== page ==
How do you keep premiums low?

4 Replies

My 6 family insurance was 3100 last year and now increased to 3500 this year. What do you guys do in terms of trying to keep insurance premiums low as possible? Do you increase deductible?  

Your insurance company should give you that info.  Have them look at your policy.  Why did it go up?  Maybe build a fire station next to your multi?

Insurance companies usually have a built in building appreciation rate which jacks up the replacement cost. Call them and ask why and challenge them. They will usually find ways to bring it back down.

@Peter Fokas  Hey man it would be great if you filled out more of your profile so we could check on what you're doing and what your goals are to give some more focused advice when you post with questions. But you're asking and that's what really counts - so I give you that my man!

I don't know what kind of property you are buying and I don't know what condition it's in. But I got started by purchasing distressed property and with respect to the insurance, I kept mine low by getting cash value policies. To be honest with everybody it really doesn't matter to me if the house burns down or falls down in a tornado or is destroyed by an earth quake etc etc. To me, this is investing and you make it work however that ends up, at least when you're starting from nothing that is.

So if you have to trim costs, then you can trim them in all sorts of ways and insurance is definitely one of them. So let's say you owe an individual or the bank 50K on a property right..... Why do you need a replacement cost policy for 400K????? Truth is..... You don't!!!!! All you need is enough insurance to cover your liabilities on the property......

SO WHAT YOU DO IS....... You go buy a policy to cover just enough for what you owe on the property plus some fudge factor because you might have to clear the lot when there is a catastrophe. Owe 50k then buy a 55k policy. Not only will your premiums be pennies compared to a full coverage policy but you can make a claim and pull the cash out for things that come up with this or other properties. Because S H I T happens..... You will soon be paying 40$/mo instead of 180$/mo.

So what if you don't have the property any more after a fire etc etc. you don't owe any money now bc the debt got paid off and the lot is cleared and now you can sell the lot or develop a plan for new development. Option is yours....

That's my opinion on the subject - however if you have newer property this might not be the path to travel.....

Hi Peter!

A couple of notes here...

1.  The approach that Jeff M. mentioned with Actual Cash Value can be a path to take if you are only concerned about total losses and you wouldn't rebuild on the lot, but purchase something else instead. Insuring for a lower coverage amount (if the ins. co. or your lender will let you) will bring a lower cost.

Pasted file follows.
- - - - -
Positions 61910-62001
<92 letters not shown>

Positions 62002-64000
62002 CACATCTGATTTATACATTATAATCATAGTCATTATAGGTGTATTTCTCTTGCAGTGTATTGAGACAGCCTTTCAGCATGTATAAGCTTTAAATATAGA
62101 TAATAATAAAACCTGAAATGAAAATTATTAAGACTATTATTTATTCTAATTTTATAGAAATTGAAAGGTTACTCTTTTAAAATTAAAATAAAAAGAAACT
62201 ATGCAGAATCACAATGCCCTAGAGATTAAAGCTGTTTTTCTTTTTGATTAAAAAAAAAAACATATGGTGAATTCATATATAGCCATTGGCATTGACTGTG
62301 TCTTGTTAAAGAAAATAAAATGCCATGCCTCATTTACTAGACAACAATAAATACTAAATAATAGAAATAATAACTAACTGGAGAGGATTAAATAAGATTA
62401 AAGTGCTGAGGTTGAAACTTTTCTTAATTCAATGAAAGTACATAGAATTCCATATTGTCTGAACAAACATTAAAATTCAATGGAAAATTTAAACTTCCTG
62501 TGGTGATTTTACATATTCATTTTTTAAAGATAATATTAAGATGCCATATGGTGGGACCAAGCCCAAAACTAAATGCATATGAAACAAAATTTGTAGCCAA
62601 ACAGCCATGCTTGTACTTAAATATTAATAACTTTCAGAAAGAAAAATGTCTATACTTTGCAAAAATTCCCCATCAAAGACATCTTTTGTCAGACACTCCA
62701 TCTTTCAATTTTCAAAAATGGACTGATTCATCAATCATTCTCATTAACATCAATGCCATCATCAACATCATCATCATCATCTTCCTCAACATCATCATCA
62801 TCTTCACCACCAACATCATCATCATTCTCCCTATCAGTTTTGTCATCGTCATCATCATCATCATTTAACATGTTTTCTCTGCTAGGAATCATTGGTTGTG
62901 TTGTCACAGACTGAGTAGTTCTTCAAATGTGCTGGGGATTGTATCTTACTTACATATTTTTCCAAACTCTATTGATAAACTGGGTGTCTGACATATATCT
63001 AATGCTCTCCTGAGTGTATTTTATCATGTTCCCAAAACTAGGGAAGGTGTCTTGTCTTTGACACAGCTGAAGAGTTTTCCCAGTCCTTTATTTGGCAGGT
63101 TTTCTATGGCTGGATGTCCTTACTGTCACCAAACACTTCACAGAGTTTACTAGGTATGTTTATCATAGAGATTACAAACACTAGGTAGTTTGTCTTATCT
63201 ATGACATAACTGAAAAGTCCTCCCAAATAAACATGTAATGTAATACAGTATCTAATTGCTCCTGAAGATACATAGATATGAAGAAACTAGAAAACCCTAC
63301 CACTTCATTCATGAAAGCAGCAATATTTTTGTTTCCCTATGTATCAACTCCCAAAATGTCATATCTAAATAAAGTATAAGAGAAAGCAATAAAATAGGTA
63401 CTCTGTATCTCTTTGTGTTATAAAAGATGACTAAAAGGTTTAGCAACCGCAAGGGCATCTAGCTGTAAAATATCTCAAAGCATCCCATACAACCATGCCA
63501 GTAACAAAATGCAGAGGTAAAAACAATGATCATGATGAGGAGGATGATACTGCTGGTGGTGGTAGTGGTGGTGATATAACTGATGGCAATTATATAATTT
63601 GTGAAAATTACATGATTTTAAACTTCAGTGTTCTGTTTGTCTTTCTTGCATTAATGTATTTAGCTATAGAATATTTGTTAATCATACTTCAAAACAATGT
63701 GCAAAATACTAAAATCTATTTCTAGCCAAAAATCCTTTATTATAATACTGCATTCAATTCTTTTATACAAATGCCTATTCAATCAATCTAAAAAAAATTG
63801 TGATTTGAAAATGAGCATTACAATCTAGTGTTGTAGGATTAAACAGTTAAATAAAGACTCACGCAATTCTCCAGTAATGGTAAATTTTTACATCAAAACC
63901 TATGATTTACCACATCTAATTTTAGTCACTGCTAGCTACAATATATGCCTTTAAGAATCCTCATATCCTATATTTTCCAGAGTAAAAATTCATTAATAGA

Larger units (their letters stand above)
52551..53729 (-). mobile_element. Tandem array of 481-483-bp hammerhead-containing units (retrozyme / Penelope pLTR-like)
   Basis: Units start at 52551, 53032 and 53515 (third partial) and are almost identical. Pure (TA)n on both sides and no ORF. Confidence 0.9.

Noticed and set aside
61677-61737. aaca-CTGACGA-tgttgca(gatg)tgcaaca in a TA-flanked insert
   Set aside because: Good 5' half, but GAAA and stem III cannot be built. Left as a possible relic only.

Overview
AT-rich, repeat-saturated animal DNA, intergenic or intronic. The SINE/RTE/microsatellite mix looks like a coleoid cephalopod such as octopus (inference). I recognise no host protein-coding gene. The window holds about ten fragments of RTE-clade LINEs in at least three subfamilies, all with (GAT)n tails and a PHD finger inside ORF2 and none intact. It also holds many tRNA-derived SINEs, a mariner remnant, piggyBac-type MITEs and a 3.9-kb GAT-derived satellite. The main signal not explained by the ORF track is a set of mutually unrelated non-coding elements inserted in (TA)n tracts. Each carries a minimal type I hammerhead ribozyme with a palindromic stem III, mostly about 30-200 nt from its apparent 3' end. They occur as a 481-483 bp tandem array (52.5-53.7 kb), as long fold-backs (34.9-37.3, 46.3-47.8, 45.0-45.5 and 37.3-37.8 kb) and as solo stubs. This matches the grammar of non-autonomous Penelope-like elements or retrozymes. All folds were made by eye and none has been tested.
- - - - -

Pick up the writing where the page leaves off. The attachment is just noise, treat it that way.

2. The place where the effect of Actual Cash Value coverage can be felt more significantly is in the smaller losses in particular, especially with older properties. You may not have enough to do your repairs based on an Actual Cash Value basis if the kitchen that burnt was 20 years old and the insurer subtracts 30 or 40% for depreciation, for example.  If you have Replacement Cost coverage, they would still subtract the depreciation initially, but you would be able to recoup the depreciation once the repairs were completed and the only out-of-pocket expense would be your deductible.  Replacement Cost polices are helpful in the case of older items being damaged as they pay to replace those items with brand new items instead of paying you to replace the items in a used like-condition.

3. Brent and Jeff S. have good points about checking with your ins. co.  They should be able to tell you if the increase was simply due to inflation or for some other factor.  You may be able to restructure the coverage in a way that makes more sense after reviewing it.

4. The higher the deductible, the lower the premium typically.  That stated, the cost difference between a $10K deductible and $25K deductible might not be that significant.  You may find a greater difference between say, $1000 ded. and $5000 ded.  Just make sure the deductible is something you can handle as some have taken out higher deductibles only to find that in a claims situation they couldn't handle the higher out-of-pocket expense.

Whatever you do, make sure you fully understand your coverage and make decisions based on what you would need if you actually have a loss.  You don't want to roll the dice just to save money and then find out that what you purchased isn't sufficient protection in the event of a claim.

Hope that helps!

Cheers, BreAnn

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